Other features and advantages of the invention will appear from the following description in which the preferred embodiments have been set forth in detail, in conjunction with the accompanying drawings.
FIG. 1 is a block diagram of a digital randomizer, according to the present invention;
FIG. 2 is a detailed block diagram of a dual-channel random number generator, according to the present invention;
FIG. 3 depicts a portion of an exclusive-OR tree, according to the present invention.
FIG. 1 depicts a system 10 that may be fabricated on a single integrated circuit ("IC") chip to generate undeterministic (or non-deterministic, or random) data block output signals. In the preferred embodiment, for reasons of reliability, fault tolerance and robustness, two independent channels of random data are generated, denoted OUTPUT 1 and OUTPUT 2. Suitable architecture for such an on-chip system is disclosed in applicant's U.S. patent application, filed simultaneously with the present application and assigned to a common assignee, entitled ON-CHIP RANDOMLY SELF-PROGRAMMABLE NON-VOLATILE MEMORY ARCHITECTURE.
In FIG. 1, system 10 includes a random number generator (to be described in greater detail with respect to FIG. 2) that receives a clock (CLK) signal from a jitter clock 30, and outputs two undeterministic data signals, denoted OUT 1 and OUT 2. The OUT 1 and OUT 2 signals are input to first and second intermediate EX-OR units, 40A, 40B, which units also receive as input outputs from an exclusive OR ("EX-OR") tree 60. As will be described, the EX-OR tree outputs (denoted OUT 1', OUT 2') are cross-fed back to intermediate EX-OR units 40A, 40B.
The outputs from EX-OR units 40A and 40B are coupled as respective inputs to first and second shift registers 50A, 50B, the registers being M-bit and N-bit in length. The respective outputs from the registers are input to EX-OR tree 60 for entropy spreading. Registers 50A, 50B expand the random stream from the random number generator 20. To minimize any possible correlation effects, registers 50A, 50B are preferably of odd and even numbered bit-lengths, as odd or even numbered bit-lengths will always offset one another. Applicant's experiments have suggested that at least a 9-bit register length appears sufficiently long to promote randomness, and that making the bit lengths of the two registers different by perhaps five bits further promotes randomness. Of course registers of different bit lengths could be used, and indeed if less randomness is acceptable, registers 50A and 50B might be dispensed with.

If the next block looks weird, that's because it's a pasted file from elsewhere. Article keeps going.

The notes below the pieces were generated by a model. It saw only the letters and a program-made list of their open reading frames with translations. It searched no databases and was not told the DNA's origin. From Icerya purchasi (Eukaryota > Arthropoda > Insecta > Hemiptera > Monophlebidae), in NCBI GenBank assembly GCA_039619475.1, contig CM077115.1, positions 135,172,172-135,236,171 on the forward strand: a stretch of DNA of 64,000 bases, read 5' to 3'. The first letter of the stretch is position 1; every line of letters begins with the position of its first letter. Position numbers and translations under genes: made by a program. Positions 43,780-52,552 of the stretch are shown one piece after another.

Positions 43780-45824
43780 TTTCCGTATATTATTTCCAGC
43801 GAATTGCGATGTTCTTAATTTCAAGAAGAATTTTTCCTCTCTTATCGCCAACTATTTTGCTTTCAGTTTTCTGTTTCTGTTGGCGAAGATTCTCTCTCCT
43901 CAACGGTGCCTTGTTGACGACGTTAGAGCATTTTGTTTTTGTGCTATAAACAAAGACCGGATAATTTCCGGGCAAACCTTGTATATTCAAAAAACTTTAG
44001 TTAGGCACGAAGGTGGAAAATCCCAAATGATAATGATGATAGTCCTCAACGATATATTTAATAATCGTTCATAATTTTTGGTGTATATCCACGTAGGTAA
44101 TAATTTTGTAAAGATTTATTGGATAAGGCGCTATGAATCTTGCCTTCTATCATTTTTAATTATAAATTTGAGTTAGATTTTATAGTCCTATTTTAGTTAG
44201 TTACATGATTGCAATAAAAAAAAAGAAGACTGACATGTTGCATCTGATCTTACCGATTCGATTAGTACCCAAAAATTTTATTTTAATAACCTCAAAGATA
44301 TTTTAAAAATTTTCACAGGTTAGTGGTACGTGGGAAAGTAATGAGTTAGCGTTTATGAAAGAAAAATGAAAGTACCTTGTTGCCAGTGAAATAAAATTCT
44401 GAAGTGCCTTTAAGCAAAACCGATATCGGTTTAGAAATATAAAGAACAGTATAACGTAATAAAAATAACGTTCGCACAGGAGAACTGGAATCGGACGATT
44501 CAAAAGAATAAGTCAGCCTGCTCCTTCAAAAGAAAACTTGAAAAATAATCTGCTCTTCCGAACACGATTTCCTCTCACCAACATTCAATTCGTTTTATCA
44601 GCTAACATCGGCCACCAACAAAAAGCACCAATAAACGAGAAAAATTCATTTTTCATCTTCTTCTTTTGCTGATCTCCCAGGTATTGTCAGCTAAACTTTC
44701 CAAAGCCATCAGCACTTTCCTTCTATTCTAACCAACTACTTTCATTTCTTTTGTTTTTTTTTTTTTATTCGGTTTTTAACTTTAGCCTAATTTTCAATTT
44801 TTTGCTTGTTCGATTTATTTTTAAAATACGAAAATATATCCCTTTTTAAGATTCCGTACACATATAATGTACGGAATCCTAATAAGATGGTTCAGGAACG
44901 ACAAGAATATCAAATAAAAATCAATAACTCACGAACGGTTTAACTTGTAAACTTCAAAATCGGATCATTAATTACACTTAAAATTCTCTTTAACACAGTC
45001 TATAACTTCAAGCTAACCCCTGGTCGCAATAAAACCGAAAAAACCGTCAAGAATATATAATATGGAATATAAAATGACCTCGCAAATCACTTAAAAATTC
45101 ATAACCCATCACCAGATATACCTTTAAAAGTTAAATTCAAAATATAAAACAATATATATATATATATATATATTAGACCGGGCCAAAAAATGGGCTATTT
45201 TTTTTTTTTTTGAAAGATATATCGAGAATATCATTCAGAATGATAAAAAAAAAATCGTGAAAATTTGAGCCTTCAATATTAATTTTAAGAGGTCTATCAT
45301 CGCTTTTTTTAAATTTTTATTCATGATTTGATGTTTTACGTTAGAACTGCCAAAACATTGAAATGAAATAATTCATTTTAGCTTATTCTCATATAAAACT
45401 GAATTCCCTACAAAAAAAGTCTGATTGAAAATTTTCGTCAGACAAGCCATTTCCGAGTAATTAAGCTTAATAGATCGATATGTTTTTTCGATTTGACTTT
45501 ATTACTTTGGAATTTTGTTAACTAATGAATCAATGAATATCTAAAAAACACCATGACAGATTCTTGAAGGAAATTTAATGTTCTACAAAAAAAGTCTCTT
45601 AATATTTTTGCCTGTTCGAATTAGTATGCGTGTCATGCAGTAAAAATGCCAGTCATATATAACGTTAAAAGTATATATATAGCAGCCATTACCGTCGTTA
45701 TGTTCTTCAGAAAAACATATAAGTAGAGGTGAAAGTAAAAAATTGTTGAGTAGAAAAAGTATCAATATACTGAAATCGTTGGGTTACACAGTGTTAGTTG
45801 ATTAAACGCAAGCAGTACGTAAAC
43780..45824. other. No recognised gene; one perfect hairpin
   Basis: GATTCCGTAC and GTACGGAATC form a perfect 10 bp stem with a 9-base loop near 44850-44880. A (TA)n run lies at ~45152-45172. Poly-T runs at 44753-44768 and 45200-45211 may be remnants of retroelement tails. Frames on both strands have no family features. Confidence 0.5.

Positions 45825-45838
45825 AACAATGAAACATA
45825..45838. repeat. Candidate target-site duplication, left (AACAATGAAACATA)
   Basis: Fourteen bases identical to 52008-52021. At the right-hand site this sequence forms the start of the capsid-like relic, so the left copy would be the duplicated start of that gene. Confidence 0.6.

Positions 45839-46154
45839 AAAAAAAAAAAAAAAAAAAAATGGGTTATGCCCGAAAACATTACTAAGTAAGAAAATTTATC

To increase the so-called flatness of the random stream, delay elements (e.g., 70A, 72A, 70B, 72B) preferably are inserted in series with bit positions in each register. Each delay element includes a pair of metastable D-type flip-flops, with a gate delay inserted in series with the common jitter clock (CLK) line between the flip-flops. The nominal gate delay is made equal in time to the flip-flop D-to-Q delay. This ensures that data from an the adjacent flip-flop will routinely violate the set-up and hold times of the following flip-flop. Preferably the delaying gate has unequal output rise and fall times, e.g., a generic NOR gate.